Tuesday, April 03, 2007

With a cherry on top

Cherries, I have to confess, are one of my favourite things. Unnaturally red ones on cocktail sticks in drinks, sticky glace ones that go into cakes and luscious fresh ones: red, two-tone and especially the black ones. What could be more marvellous than having them on tap during the summer, ripened and warmed by the sun, just waiting to be plucked from the tree?

That was my reasoning about five or six years ago, when, in the depths of winter, I ventured into the alien territory of the garden centre to pick out a cherry tree. I found a strong, healthy looking black cherry specimen and decided to buy a Czar plum tree for good measure. They weren’t cheap, but I saw it as an investment in my future eating pleasure. The following week, they were joined by a Williams pear tree.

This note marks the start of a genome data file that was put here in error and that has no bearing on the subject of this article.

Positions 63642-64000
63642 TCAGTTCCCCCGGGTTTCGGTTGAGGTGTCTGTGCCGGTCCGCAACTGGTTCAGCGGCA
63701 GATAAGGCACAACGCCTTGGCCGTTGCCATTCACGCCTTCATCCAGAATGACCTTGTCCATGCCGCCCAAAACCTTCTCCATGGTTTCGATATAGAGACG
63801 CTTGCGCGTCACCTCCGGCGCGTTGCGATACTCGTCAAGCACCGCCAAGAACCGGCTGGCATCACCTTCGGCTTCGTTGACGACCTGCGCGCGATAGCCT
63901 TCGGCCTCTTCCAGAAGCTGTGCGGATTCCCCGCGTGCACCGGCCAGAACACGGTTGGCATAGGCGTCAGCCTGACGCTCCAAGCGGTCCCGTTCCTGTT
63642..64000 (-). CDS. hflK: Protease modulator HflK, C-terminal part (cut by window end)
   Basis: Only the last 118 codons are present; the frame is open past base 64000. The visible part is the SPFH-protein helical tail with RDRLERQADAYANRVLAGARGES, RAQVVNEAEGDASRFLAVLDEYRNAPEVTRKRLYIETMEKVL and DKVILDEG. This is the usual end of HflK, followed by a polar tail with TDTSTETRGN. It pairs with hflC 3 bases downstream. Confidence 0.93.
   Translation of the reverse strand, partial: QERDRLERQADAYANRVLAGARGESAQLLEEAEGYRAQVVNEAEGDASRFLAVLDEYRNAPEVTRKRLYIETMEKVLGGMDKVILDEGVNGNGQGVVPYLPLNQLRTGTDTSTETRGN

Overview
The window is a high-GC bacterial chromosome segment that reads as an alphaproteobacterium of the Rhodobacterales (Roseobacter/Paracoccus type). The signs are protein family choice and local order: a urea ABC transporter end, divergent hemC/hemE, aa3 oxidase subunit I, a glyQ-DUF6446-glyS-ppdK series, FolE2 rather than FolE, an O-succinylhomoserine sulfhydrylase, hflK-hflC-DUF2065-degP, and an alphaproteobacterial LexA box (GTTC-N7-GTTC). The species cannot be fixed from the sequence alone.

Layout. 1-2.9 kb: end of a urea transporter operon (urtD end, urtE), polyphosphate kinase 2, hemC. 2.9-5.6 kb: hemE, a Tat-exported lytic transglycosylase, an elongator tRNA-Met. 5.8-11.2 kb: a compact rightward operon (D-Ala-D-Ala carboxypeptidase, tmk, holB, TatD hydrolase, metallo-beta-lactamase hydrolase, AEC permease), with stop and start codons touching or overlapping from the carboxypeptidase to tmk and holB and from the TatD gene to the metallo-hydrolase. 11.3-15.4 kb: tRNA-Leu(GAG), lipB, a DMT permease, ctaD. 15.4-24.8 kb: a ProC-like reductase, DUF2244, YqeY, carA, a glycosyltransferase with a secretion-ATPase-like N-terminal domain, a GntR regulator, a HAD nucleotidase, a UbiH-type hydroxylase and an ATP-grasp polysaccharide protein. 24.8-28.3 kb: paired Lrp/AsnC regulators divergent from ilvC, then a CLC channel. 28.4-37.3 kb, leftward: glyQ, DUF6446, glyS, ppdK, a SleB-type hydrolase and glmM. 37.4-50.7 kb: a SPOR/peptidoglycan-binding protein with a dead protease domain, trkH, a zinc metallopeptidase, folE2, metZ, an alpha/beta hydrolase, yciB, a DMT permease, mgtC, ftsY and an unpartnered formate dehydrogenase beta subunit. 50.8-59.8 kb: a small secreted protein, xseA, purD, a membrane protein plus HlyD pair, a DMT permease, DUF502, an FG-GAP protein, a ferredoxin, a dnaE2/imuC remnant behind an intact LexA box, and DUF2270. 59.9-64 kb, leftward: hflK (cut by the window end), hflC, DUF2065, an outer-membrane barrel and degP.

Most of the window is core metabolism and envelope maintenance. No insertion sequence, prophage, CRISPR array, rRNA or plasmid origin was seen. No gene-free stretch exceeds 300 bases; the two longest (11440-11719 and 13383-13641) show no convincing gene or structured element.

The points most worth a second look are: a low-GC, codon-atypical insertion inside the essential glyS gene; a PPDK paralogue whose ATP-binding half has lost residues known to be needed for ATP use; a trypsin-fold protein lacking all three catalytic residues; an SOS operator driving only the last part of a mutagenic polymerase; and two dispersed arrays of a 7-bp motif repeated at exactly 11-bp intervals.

Due to the insecurity of rented accommodation, we decided the fruit trees would live in my parents’ garden. A year after they were planted, we had the first crop of plums – and they were divine. The pear tree, which came from a plastic bag outside Woolworth’s and thus missed the mollycoddled garden centre start in life, managed to produce a couple of fruit. My beautiful cherry tree? Not a bean, let alone a cherry.

The following year, the plum tree spread out further across the sun-warmed, mellow brick wall, the pear tree grew in stature and again, they both managed to produce. The cherry tree didn’t. “It’s putting on growth,” said my granddad, who knows about these things.